This could have stopped and the perpetrators of the crime of ‘fake encounters’ would have faced prosecution and been punished had an order of the Andhra Pradesh High Court not been stayed by the Supreme Court. In a judgement dated February 6, 2009, a five-judge Bench of the Andhra Pradesh High Court consisting of Justices Goda Raghuram, V.V.S. Rao, R. Subhash Reddy, Ramesh Ranghanathan and G. Bhavani Prasad in one such case, on Writ Petition No. 15419 of 2006 (and others) against encounter killings of eight Maoist Naxalites, including five women, on 23.7.2006 at Nallamala forest, Prakasam District of Andhra Pradesh, filed by the Andhra Pradesh Civil Liberties Committee and others, including the People’s Union for Civil Liberties, ruled that the first information relating to the circumstances leading to every encounter death will be recorded and registered as FIR because ‘on information conveyed of death(s) in a police encounter recording and registering of such information is a non-derogable executive obligation u/Sec. 154(1) Cr. P.C,’ ‘a process that structurally ensures judicial oversight, control and supervision, of the integrity of the investigatorial process’, ‘treating the information as one relating to commission of the cognisable offence of culpable homicide amounting to murder,’ and that in such cases ‘an investigation mandated by Section 157 Cr.P.C. must follow’, ‘and if in such transaction involving exchange of fire between police officer(s) and civilian(s) there be death(s) of member(s) of law enforcement as well, separate FIRs must be registered—one in respect of death(s) of police personnel and the other relating to the death(s) of civilian(s)’.

The Court also observed:

Life and liberty are basic human rights ensured to every person in every civilised society. Article 21 of the Constitution mandates that No person shall be deprived of life or personal liberty except according to procedure established by law. This constitutional injunction is to all persons accused of even a heinous or the gravest offence must under the law be charged and convicted by a judicial authority after a due process and infliction of the sanction of deprivation of liberty or extinction of life (as the case may be) must be administered only on the basis of a judicial order.
As the State does not claim nor suggest any special or extraordinary legislative authority, for employment of lethal force against a Maoist/extremist/Naxalite and adopts the position that the deaths in police encounters are invariably as a consequence of the exercise of the right of private defence by police officers, it is mandatory that the governance process, including the recording, investigatorial and where warranted the charge and trial process must conform to the injunctions of Article 21, and the requirements of Articles 14 and 19 as well.”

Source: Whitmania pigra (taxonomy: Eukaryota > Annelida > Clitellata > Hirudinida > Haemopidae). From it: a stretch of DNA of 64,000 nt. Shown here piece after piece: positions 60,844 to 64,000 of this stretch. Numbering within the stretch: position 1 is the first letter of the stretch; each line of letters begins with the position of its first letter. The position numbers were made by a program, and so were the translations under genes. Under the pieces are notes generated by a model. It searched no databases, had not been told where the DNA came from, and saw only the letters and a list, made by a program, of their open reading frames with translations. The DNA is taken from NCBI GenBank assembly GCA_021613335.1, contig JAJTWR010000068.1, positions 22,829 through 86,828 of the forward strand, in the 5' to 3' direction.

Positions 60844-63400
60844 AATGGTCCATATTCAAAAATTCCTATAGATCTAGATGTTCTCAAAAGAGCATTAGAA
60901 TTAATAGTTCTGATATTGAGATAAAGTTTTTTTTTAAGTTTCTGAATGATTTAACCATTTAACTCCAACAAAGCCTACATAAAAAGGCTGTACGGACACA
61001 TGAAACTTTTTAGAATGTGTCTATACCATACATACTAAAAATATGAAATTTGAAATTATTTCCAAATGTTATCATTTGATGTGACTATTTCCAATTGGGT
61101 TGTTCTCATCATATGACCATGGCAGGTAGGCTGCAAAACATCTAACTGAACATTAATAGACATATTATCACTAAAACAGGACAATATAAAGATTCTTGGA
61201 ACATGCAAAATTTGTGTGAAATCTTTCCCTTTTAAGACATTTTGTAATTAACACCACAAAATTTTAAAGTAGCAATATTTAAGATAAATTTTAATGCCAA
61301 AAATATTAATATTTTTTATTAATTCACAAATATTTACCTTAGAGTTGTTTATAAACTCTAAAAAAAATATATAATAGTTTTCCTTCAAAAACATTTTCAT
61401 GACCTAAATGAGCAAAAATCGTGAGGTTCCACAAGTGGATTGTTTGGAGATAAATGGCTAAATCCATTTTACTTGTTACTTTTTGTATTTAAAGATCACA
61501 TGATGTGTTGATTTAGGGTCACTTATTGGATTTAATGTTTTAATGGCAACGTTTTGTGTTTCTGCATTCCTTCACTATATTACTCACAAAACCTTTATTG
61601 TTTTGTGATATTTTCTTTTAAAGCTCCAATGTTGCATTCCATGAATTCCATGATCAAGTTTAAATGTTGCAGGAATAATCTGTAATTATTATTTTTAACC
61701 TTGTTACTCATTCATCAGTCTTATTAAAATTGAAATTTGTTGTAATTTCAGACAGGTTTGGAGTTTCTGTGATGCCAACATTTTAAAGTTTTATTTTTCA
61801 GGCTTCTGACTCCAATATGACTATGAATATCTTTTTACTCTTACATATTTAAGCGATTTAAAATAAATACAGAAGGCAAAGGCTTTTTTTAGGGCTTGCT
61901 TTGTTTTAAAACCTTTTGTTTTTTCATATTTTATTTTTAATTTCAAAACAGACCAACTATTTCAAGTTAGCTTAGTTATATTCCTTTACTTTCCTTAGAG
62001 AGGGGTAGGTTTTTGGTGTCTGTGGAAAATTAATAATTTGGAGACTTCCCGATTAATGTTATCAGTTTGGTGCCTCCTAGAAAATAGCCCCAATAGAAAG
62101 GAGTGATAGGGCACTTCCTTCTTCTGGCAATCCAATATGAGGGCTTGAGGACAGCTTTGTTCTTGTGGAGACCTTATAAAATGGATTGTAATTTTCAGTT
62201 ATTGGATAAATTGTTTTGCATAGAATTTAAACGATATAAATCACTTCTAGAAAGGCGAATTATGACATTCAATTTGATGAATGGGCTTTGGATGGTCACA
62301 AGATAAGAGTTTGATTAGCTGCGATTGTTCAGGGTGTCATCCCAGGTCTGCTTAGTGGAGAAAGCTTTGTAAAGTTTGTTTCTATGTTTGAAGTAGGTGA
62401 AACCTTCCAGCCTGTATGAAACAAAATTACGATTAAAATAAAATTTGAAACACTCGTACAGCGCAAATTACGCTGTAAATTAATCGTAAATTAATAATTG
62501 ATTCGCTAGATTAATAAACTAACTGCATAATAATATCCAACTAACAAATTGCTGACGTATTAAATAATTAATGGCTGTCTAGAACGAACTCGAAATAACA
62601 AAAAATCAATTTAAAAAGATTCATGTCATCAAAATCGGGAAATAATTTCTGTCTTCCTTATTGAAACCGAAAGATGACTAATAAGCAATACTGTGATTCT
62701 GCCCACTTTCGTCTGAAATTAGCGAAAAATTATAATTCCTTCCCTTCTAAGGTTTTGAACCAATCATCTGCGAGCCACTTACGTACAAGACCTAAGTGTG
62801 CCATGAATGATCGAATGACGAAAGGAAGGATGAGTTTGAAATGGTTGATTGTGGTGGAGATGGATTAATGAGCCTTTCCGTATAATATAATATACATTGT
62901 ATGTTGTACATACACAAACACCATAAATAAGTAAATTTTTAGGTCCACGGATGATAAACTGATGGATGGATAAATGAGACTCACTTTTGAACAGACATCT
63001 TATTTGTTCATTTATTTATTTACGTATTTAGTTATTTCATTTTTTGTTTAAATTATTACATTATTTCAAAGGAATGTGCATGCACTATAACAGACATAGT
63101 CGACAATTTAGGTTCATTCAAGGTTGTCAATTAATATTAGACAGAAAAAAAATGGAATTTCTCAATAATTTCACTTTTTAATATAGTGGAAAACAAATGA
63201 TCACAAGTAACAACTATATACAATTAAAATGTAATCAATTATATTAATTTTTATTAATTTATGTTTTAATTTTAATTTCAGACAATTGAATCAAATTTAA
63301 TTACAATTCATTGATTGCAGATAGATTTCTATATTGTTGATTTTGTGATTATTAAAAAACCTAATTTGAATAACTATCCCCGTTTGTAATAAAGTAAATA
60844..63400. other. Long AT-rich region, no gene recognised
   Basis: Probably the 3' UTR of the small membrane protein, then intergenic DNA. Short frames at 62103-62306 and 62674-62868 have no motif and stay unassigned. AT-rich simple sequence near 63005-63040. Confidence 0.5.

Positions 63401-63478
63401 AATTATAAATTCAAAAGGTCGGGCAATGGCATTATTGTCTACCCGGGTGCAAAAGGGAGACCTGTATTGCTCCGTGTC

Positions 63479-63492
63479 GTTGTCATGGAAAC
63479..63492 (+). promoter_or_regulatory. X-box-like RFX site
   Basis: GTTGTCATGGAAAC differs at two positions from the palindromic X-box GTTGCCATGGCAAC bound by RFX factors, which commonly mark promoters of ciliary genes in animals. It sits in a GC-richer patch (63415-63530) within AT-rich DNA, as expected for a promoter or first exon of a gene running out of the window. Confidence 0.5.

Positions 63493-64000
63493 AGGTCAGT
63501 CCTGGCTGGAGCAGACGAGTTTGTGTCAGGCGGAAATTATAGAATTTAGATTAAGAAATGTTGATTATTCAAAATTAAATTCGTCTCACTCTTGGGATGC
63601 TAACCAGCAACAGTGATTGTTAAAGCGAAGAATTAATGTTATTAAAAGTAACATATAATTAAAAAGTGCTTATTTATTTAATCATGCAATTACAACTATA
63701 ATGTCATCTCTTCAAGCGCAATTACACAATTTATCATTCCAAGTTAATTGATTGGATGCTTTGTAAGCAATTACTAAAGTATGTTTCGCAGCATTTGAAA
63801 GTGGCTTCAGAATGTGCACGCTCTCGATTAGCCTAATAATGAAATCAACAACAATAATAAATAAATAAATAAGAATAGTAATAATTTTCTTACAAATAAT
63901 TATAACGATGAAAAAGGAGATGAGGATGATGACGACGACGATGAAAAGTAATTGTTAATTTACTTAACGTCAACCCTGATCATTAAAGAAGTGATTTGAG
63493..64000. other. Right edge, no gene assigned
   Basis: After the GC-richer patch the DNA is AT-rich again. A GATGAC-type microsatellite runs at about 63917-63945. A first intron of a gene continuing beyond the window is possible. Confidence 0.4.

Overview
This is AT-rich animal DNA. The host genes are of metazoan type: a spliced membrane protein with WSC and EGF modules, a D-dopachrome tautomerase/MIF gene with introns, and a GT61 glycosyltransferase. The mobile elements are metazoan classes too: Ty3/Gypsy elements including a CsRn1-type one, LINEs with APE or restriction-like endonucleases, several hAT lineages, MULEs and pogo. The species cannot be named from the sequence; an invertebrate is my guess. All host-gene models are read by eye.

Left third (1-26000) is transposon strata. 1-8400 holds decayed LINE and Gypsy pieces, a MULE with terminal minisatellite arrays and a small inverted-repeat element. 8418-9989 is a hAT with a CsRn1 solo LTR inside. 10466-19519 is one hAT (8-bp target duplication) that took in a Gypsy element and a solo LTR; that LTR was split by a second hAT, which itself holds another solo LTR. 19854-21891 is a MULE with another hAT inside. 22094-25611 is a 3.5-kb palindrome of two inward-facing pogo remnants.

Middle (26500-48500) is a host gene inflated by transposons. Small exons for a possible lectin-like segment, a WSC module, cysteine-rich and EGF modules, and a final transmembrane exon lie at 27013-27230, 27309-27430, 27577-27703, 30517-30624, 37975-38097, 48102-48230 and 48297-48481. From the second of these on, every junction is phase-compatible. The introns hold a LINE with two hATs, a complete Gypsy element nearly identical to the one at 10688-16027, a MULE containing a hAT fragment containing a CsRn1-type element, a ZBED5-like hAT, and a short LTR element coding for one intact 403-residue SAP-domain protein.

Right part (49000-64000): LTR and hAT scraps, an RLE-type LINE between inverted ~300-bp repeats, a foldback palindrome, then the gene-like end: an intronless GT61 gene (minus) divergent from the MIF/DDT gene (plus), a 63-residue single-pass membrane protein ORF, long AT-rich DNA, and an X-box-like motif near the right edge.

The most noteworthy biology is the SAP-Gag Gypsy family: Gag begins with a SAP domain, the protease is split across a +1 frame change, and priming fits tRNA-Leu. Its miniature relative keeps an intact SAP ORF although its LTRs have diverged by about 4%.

[Francis Coralie Mullin v. Union Territory Delhi, Administrator (1981) 1 SCC 608]
And countering the argument of lowering of the morale of the police in case of putting legal restrictions to regulate their functioning, the Court put a lid over the whole matter by observing that: “In any event the inexorable mandate of law cannot be sacrificed at the altar of expediency or to placate executive phobia of the legal processes.”

This would have given a hope of securing justice to the victims’ families in future and provided solace to the 6000 families of those killed in fake encounters over the four decades in Andhra Pradesh alone.

However, this hope was to be belied and shattered soon. On March 4, 2009 came a verdict of a three-judge Bench of Chief Justice K.G. Bala-krishnan, Justices P. Sathasivam and J.M. Panchal of the Supreme Court of India, on a Special Leave Petition (SLP) filed by the AP Police Officers Asso-ciation, represented by senior counsel Harish Salve, staying the judgement of the AP High Court.

So long as the men in uniform enjoy the immunity from prosecution even for the gravest crime of murder, incidents like the Kotteguda killing will continue to be repeated. Laws, which provide that immunity, need to be repealed for which Human Rights activists have been agitating for a long time. The judiciary, parti-cularly the Apex Court, also needs to be more rational in protecting the life and liberty of the people and the Constitution of the country and not the draconian laws and the actions of the government, which go against the very spirit of the Constitution and norms of democratic governance. The government also needs to realise that Maoism/Naxalism is a political problem and can be solved only politically through dialogue and not through indiscriminate use of lethal force against the very people it is mandated to protect.

The author is a National Secretary of the People’s Union for Civil Liberties (PUCL).